Tuesday, March 10, 2015

Review- Lajja by Taslima Nasrin

Goodreads Summary:

The Duttas - Sudhamoy, Kironmoyee, and their two children, Suranjan and Maya - have lived in Bangladesh all their lives. Despite being part of the country's small Hindu community, that is terrorized at every opportunity by Muslim fundamentalists, they refuse to leave their country, as most of their friends and relatives have done. Sudhamoy, an atheist, believes with a naive mix of optimism and idealism that his motherland will not let him down... 

And then, on 6 December 1992, the Babri Masjid at Ayodhya in India is demolished by a mob of Hindu fundamentalists. The world condemns the incident but its fallout is felt most acutely in Bangladesh, where Muslim mobs begin to seek out and attack the Hindus... The nightmare inevitably arrives at the Duttas' doorstep - and their world begins to fall apart.



REVIEW:

*NOTE: We (The Readdicts) received a copy of Lajja by Taslima Nasrin from Random House India in exchange for an honest review. We thank the publishing house for the book! 

I had been looking forward to reading author Taslima Nasrin's Lajja since a very long time, and once I read it, I realised why it is banned in Bangladesh, but appreciated all over the world. Communal riots is a term residents of South Asia know very well, and fear as well. The negativity of human nature is at its peak at such times. It is the worst as the author rightly says in the book:

"During a riot, human beings put their humanity on hold. During riots, all the toxins in people's minds are released. A riot is not an act of nature nor is it an accident. Riots are a distortion of humanism."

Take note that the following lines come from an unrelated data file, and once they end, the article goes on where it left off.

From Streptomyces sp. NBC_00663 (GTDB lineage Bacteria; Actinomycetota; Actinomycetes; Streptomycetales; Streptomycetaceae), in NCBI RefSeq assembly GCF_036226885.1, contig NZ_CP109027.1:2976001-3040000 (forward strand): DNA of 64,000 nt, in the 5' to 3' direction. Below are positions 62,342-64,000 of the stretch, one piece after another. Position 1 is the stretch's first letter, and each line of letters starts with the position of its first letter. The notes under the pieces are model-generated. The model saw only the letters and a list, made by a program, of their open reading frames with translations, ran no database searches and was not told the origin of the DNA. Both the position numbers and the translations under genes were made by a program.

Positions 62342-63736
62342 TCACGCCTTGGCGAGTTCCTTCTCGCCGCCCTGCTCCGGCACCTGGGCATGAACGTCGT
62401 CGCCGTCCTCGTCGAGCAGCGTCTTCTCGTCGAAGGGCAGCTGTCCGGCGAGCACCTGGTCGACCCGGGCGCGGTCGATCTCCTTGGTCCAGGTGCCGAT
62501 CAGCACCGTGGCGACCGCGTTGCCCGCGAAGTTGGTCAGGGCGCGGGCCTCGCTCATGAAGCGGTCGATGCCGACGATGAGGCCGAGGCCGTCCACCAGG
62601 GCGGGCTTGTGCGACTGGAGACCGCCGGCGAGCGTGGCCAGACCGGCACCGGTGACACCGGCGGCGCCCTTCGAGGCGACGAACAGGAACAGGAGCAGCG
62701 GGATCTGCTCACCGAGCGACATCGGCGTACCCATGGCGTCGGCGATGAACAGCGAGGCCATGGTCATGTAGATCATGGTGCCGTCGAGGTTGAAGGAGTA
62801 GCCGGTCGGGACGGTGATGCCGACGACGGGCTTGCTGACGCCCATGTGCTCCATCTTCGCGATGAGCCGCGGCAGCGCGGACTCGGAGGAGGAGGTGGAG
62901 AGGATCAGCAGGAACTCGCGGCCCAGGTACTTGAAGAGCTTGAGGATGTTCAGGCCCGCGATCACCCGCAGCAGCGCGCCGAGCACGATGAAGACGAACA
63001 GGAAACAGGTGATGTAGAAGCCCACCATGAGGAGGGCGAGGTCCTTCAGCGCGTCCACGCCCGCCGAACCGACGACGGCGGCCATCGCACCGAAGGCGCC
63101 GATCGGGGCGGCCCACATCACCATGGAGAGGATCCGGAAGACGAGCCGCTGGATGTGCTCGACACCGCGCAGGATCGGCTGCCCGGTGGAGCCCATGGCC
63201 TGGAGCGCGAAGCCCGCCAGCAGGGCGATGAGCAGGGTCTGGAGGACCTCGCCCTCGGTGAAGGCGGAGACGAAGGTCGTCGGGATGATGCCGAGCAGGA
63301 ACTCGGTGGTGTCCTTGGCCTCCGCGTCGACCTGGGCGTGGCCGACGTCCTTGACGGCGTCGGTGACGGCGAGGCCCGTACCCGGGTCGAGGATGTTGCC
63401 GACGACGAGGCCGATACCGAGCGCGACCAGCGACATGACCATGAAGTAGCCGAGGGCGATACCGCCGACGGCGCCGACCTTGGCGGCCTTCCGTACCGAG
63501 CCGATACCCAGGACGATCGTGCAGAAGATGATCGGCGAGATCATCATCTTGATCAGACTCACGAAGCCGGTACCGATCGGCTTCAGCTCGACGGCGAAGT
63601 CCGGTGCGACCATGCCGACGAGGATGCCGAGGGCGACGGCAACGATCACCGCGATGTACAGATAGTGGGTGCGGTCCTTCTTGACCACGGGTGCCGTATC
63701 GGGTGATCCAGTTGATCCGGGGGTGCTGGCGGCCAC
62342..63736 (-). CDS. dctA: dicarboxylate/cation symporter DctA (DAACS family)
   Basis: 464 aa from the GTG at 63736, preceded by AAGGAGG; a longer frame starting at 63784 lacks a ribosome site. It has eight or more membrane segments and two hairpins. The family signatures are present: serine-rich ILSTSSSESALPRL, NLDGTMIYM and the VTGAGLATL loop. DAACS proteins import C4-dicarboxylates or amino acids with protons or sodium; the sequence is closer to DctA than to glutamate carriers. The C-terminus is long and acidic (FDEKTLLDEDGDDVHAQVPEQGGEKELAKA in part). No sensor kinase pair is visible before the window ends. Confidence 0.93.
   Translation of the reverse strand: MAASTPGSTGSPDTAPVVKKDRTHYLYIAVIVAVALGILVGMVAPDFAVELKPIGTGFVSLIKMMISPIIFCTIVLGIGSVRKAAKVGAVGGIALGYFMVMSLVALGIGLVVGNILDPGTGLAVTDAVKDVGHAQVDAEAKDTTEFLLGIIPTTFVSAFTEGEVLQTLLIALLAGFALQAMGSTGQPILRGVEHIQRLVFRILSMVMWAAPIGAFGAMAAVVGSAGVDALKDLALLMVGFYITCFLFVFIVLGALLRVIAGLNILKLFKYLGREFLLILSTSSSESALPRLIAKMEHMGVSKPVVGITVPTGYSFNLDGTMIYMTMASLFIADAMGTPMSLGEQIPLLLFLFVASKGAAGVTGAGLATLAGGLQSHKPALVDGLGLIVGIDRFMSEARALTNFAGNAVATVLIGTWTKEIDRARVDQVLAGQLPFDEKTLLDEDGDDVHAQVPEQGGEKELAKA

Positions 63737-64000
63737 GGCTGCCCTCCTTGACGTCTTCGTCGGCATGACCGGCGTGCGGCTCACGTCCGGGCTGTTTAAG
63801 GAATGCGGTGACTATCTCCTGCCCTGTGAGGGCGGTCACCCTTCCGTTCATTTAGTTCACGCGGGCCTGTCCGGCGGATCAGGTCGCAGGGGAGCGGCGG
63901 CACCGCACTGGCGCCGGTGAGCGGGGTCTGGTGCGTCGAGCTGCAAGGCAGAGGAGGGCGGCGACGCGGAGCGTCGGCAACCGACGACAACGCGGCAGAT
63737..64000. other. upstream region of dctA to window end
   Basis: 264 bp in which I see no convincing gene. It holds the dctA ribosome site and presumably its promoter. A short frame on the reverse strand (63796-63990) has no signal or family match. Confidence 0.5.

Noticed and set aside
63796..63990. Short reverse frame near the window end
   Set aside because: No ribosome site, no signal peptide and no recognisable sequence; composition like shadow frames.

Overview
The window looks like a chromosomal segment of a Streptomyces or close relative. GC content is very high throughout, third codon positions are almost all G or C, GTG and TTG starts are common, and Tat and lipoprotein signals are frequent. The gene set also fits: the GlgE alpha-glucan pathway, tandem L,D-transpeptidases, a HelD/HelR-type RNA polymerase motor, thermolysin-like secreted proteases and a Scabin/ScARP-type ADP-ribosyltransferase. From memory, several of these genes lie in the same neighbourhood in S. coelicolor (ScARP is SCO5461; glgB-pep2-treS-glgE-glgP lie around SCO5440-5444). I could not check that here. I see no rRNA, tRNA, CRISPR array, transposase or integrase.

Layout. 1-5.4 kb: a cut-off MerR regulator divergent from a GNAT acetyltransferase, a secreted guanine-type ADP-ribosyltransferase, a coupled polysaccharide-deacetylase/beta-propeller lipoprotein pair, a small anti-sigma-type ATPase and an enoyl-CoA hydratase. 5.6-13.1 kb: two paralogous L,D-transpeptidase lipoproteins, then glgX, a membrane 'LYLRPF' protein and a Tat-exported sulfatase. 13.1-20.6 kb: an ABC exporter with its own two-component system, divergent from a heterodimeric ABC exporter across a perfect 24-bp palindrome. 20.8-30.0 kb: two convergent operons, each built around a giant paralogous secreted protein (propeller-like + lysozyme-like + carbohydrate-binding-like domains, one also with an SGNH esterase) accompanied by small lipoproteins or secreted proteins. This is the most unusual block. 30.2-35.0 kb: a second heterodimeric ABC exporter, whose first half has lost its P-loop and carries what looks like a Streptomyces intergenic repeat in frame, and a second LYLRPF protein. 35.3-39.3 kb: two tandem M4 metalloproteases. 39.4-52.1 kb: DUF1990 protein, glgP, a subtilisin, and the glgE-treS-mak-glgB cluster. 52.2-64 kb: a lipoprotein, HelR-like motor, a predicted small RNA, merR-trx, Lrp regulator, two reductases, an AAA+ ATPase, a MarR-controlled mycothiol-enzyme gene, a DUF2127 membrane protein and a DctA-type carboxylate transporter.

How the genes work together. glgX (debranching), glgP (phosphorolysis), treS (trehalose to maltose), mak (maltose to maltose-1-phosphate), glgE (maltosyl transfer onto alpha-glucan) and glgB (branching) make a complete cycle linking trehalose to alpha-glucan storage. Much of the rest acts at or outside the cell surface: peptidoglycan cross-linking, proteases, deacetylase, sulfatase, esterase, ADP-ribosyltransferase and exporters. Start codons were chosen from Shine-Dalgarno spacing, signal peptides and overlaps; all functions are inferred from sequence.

Lajja tells us the story of a Hindu family living in Bangladesh and the effects of the destruction of the Babri Masjid at Ayodhya in 1992 on this family and the country as well. Being part of the minority community, the Dattas are forced to burn down their own ideologies and seek for peace elsewhere as their own country fails to promise to protect its citizens. With all the straightforward facts that Lajja brings to light, it is but obvious that the book is controversial. But it is positive controversy, as it is what it is. The endless stating of facts as part of dialogues made the book hard hitting yes, but tiresome in some places. 

Coming to the characters, the Datta family comprises of Sudhamoy, his wife Kironmoyee, their son Suronjon and their daughter Maya. Sudhamoy's character was extremely well developed and meticulously portrayed and if only there were more people like him in the world, we would be in a better place. Kironmoyee was mostly in the background, but she had an important role to play. As for Suronjon, his character showed immense development from the start till the end, which was disgusting at times, and thoroughly admirable otherwise. Maya... Maya was a special character and the hero of the book. 

Lajja is a narration in third person where the author alternates, for the larger part of the book, between the points of views of Sudhamoy and Suronjon. There is not much to be said on the writing as the version I read is a translation, but it can easily be figured out that author Taslima Nasrin's writing is absolutely impeccable and flawless. Lajja speaks of the degradation of humanity and the feeling of hopelessness given to citizens by the body that is supposed to take care of them and that they should be able to rely on endlessly. This is one of the most powerful, violent and raw books ever written, and it is clearly a stamp on the bitter and highly repelling marriage of religion and politics, which is noting but an embarrassment and a shame. 

RATING:



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